Depending on the high school you go to and the intensity of your curriculum, these three words may pop up from time to time as mathematics courses. In fact, some of these are prerequisites for other courses as well, such as Precalculus to Calculus, Calculus to a course such as AP Physics C, and Calculus to Post Calculus courses. In this post, we’ll explain these three options, and talk about what you can do to prepare for them.

### Precalculus

This is the course before Calculus, and is usually taken after Algebra 2. While some schools may teach Precalculus material in Algebra and skip this course, many still recommend you take Precalculus before taking Calculus itself.

Here is the curriculum for Precalculus:

Functions and Graphs

Equations and Inequalities

Lines and Rates of Change

Sequences and Series

Polynomials

Exponential and Logarithmic Functions

Geometry

Vectors and Matrices

Probability and Statistics

From our previous article on Algebra 2, it is evident that there are some topics that are covered in both Algebra 2 and Precalculus. However, there are still differences, especially as some of these topics will be more complex than anything from Algebra 2. For example, these include rates of change and probability and statistics.

### Calculus

Calculus is the only section of the three that have Advanced Placement tests on the subject: AP Calculus AB and AP Calculus BC. Calculus is defined as the “branch of mathematics concerned with the calculation of instantaneous rates of change (differential calculus) and the summation of infinitely many small factors to determine some whole (integral calculus)” by Brittanica. Thus, there are two main parts to Calculus: differentials and integrals. While AP Calculus AB will cover both of these, AP Calculus BC goes into more complex sections, including differentiating/integrating series or sequences, among other topics. To get a better sense of the differences between these two AP’s, here are the respective curriculums from Collegeboard:

Here is the curriculum for AP Calculus AB:

Limits and Continuity

Differentiation: Definition and Fundamental Properties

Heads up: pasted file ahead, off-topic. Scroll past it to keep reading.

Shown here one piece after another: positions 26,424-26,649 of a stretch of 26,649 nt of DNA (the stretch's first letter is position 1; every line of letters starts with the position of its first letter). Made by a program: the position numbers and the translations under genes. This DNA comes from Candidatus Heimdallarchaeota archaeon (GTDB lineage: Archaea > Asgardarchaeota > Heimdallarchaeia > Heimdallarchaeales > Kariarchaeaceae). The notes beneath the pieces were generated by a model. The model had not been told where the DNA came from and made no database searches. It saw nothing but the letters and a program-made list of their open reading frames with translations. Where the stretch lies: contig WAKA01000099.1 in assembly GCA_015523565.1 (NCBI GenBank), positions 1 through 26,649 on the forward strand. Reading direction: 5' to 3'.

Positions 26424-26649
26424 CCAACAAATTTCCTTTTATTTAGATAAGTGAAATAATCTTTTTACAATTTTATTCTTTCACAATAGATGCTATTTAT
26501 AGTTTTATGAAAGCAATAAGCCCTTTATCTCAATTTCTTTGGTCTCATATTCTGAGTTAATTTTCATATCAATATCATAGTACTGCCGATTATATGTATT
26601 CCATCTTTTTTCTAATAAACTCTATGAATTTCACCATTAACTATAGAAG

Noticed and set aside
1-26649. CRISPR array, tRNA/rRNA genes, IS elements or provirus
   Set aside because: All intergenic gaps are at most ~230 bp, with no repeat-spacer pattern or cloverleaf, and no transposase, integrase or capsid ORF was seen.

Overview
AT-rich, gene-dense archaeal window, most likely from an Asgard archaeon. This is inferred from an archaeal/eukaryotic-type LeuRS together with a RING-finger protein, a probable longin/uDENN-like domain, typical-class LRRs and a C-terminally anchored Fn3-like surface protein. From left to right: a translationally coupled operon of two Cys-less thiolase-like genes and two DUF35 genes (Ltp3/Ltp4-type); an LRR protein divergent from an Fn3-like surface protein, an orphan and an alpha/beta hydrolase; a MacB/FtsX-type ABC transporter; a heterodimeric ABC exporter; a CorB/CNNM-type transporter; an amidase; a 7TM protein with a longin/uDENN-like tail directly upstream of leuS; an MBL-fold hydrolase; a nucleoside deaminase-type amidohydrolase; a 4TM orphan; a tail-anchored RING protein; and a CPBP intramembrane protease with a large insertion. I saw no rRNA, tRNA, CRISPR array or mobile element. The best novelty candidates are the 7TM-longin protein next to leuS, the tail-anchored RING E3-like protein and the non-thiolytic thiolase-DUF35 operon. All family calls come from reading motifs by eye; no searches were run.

Differentiation: Composite, Implicit, and Inverse Functions

Contextual Applications of Differentiation

Analytical Applications of Differentiation

Integration and Accumulation of Change

Differential Equations

Applications of Integration

Here is the curriculum for AP Calculus BC:

Limits and Continuity

Differentiation: Definition and Fundamental Properties

Differentiation: Composite, Implicit, and Inverse Functions

Contextual Applications of Differentiation

Analytical Applications of Differentiation

Integration and Accumulation of Change

Differential Equations

Applications of Integration

Parametric Equations, Polar Coordinates, and Vector-Valued Functions

Infinite Sequences and Series

As you can see, AP Calculus BC has all of the same material as AP Calculus AB, but also has two additional topics about more complex functions, and also sequences and series. In your school, these two choices will most likely be both available to you. In some cases, schools may prefer you to take both of them, first AP Calculus AB then AP Calculus BC, but usually, schools will prefer you to choose one.

### Post Calculus

After the AP Calculuses, schools will usually offer Post Calculus courses. These include but are not limited to Linear Algebra, Differential Equations, and Multivariable Calculus. Depending on when you finish Calculus AB/BC, you may want to take one of these more advanced courses, but it is not completely necessary. In most cases, you will learn these Post Calculus courses in college or university as well.

### Resources and Preparation

With that being said, all of these different levels to mathematics may be complex and difficult for students, especially when having to learn completely new material. Thus, how can we help students to prepare for these courses? Well, by reading this blog, you have already gotten a sense of what will be taught throughout the years, and if that’s not enough, you can always buy a preparation book or even take a tutoring class.

For more help and information on these subjects, check out this** link**, where we offer courses preparing for both Precalculus (from Algebra 2) and AP Calculus.